Measurements of carbon efflux from exposed and submerged sediment surfaces using the automatic open/close chamber method in a mangrove forest ― A challenge to clarify carbon dynamics in the pedosphere

Mitsutoshi Tomotsune, Yohei Suzuki, Toshiyuki Ohtsuka, Shimpei Yoshitake, Nobuhiko Suminokura, Hisashi Shinkai, Hiroshi Koizumi

Research output: Contribution to journalArticle

1 Citation (Scopus)

Abstract

We measured the CO2 flux from sediment surfaces (soil respiration in the pedosphere to the atmosphere) in a mangrove forest using an improved automatic open/close chamber (AOCC) method. Soil respiration rates and environmental factors were continuously measured from 4 to 8 July, 2013, in a mangrove dominated by Bruguiera gymnorrhiza. Variation in respiration rate did not exhibit a clear correlation with soil temperature. However, tidal effects were related to variation in soil temperature and may also have contributed to variation in respiration rate. High respiration rates were detected immediately before submergence or after exposure, due to the physical effects of tidal variation. Respiration rates during the period of exposure were lower than those in terrestrial ecosystems, likely due to three factors unique to mangrove forests: soil respiration measurements generally do not include root respiration, organic matter decomposition is restricted to a shallow anaerobic area, and some mineralized carbon is lost as dissolved inorganic carbon. Respiration rates during submergence were half of those measured during exposed conditions, suggesting that previous studies overestimated annual soil respiration. Therefore, measuring soil respiration rates during both exposed and submerged conditions using the AOCC method provides a much more accurate understanding of carbon dynamics in the pedosphere of mangrove forests.

Original languageEnglish
Pages (from-to)75-83
Number of pages9
JournalJapanese Journal of Ecology
Volume67
Issue number2
DOIs
Publication statusPublished - 2017
Externally publishedYes

Fingerprint

mangrove forests
soil respiration
mangrove
respiration
sediments
carbon
sediment
submergence
soil temperature
mangrove soils
Bruguiera gymnorhiza
methodology
forest soils
exposure duration
soil organic matter
dissolved inorganic carbon
method
pedosphere
rate
terrestrial ecosystem

Keywords

  • Coastal ecosystem
  • Diurnal variation
  • Mangrove
  • Organic matter decomposition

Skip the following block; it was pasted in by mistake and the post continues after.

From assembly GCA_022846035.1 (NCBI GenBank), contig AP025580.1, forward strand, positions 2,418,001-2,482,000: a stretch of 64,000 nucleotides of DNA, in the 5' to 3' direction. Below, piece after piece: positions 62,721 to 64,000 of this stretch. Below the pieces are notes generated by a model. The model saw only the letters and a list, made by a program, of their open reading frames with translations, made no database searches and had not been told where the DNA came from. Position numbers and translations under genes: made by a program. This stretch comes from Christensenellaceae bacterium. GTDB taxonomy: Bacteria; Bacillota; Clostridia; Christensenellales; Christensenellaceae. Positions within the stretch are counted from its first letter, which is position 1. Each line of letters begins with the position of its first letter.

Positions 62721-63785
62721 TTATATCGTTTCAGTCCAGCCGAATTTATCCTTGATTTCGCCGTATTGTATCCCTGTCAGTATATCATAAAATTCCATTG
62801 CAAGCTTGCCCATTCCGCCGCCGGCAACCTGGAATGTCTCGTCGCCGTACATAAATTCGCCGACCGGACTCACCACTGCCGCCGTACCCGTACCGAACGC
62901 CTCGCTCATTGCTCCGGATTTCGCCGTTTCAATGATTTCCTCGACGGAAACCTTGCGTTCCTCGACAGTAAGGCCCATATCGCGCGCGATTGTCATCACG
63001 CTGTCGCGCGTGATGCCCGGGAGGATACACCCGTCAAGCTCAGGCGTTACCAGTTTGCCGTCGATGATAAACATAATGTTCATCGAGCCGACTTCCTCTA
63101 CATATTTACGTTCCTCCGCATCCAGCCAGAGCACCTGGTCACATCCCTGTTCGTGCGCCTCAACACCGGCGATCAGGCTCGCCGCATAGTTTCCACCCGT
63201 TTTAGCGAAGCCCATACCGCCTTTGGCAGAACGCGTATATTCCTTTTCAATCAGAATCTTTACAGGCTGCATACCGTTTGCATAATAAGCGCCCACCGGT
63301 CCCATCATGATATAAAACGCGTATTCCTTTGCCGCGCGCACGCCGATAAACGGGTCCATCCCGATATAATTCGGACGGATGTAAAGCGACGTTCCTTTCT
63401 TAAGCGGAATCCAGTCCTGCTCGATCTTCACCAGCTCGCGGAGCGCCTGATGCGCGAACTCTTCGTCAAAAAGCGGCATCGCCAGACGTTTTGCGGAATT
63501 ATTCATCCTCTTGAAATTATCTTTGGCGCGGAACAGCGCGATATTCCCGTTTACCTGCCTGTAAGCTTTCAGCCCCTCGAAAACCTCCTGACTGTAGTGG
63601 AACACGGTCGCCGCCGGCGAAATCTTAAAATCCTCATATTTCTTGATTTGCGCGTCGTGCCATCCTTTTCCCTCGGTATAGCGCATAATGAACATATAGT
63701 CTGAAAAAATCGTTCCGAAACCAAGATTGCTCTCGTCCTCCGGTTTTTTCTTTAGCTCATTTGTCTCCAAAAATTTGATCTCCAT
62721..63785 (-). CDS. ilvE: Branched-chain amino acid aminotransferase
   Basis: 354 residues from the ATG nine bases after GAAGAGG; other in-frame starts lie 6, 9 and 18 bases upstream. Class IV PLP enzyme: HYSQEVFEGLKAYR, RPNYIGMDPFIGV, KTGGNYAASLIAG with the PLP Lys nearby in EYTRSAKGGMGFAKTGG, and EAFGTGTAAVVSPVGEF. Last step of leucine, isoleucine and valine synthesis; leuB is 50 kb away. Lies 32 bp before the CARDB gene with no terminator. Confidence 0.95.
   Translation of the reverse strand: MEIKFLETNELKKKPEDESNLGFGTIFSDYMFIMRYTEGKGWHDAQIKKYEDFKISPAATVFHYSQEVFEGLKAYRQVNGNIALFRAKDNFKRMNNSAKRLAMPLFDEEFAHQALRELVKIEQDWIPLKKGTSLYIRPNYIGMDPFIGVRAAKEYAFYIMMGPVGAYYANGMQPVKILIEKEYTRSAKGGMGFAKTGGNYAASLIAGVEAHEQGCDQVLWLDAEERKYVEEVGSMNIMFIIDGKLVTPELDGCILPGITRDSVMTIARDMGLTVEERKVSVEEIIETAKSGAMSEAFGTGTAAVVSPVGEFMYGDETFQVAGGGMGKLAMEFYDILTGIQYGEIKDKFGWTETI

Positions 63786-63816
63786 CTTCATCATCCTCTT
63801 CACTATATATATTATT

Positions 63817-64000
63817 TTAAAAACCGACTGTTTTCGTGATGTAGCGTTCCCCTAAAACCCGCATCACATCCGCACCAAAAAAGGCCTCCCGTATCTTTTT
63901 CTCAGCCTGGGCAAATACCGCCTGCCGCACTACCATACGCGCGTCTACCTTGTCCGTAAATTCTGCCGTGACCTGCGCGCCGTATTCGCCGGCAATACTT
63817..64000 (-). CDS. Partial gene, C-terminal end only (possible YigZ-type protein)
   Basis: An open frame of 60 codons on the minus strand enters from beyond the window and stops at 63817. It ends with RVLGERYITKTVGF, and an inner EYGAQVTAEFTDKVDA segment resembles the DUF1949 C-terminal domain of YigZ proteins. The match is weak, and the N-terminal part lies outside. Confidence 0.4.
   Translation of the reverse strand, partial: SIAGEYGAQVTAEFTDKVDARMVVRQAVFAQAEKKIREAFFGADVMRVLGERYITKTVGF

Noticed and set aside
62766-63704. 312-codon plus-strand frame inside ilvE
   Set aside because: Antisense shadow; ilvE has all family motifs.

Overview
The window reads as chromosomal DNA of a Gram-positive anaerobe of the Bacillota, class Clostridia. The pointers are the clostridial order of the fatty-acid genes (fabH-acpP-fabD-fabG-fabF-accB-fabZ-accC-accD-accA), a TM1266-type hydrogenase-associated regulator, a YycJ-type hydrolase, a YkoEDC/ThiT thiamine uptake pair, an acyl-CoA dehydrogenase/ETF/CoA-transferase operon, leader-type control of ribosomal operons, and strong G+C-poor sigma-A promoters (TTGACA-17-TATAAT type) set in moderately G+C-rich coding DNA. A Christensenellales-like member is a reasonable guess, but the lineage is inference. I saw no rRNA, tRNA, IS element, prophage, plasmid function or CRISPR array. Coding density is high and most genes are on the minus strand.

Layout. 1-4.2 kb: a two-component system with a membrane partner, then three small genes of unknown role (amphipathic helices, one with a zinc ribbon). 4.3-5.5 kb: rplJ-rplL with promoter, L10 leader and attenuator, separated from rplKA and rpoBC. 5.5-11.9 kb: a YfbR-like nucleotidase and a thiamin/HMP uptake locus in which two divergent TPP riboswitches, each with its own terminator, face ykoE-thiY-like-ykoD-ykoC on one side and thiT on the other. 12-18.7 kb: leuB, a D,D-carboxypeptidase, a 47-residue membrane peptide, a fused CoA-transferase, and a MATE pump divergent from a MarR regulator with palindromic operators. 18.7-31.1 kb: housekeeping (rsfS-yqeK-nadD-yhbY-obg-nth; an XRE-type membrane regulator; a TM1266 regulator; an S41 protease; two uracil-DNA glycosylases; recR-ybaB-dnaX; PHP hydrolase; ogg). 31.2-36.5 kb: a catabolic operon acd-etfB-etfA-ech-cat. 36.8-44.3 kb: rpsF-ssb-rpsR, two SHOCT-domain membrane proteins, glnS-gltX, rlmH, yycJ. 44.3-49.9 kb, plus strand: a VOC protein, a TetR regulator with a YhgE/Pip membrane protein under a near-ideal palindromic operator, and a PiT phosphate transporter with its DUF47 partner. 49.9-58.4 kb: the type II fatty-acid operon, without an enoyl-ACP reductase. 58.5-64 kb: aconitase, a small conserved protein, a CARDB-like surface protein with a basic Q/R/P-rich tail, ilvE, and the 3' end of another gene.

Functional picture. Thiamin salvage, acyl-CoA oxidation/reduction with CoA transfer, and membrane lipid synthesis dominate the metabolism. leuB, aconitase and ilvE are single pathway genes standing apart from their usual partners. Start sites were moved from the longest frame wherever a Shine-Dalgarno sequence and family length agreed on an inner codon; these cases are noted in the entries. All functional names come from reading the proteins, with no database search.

• Soil respiration

ASJC Scopus subject areas

  • Ecology, Evolution, Behavior and Systematics
  • Ecology

Cite this

Measurements of carbon efflux from exposed and submerged sediment surfaces using the automatic open/close chamber method in a mangrove forest ― A challenge to clarify carbon dynamics in the pedosphere. / Tomotsune, Mitsutoshi; Suzuki, Yohei; Ohtsuka, Toshiyuki; Yoshitake, Shimpei; Suminokura, Nobuhiko; Shinkai, Hisashi; Koizumi, Hiroshi.

In: Japanese Journal of Ecology, Vol. 67, No. 2, 2017, p. 75-83.

Research output: Contribution to journalArticle

@article{f6970b8294ff4a4fb71a3629171a5f9d,
title = "Measurements of carbon efflux from exposed and submerged sediment surfaces using the automatic open/close chamber method in a mangrove forest ― A challenge to clarify carbon dynamics in the pedosphere",
abstract = "We measured the CO2 flux from sediment surfaces (soil respiration in the pedosphere to the atmosphere) in a mangrove forest using an improved automatic open/close chamber (AOCC) method. Soil respiration rates and environmental factors were continuously measured from 4 to 8 July, 2013, in a mangrove dominated by Bruguiera gymnorrhiza. Variation in respiration rate did not exhibit a clear correlation with soil temperature. However, tidal effects were related to variation in soil temperature and may also have contributed to variation in respiration rate. High respiration rates were detected immediately before submergence or after exposure, due to the physical effects of tidal variation. Respiration rates during the period of exposure were lower than those in terrestrial ecosystems, likely due to three factors unique to mangrove forests: soil respiration measurements generally do not include root respiration, organic matter decomposition is restricted to a shallow anaerobic area, and some mineralized carbon is lost as dissolved inorganic carbon. Respiration rates during submergence were half of those measured during exposed conditions, suggesting that previous studies overestimated annual soil respiration. Therefore, measuring soil respiration rates during both exposed and submerged conditions using the AOCC method provides a much more accurate understanding of carbon dynamics in the pedosphere of mangrove forests.",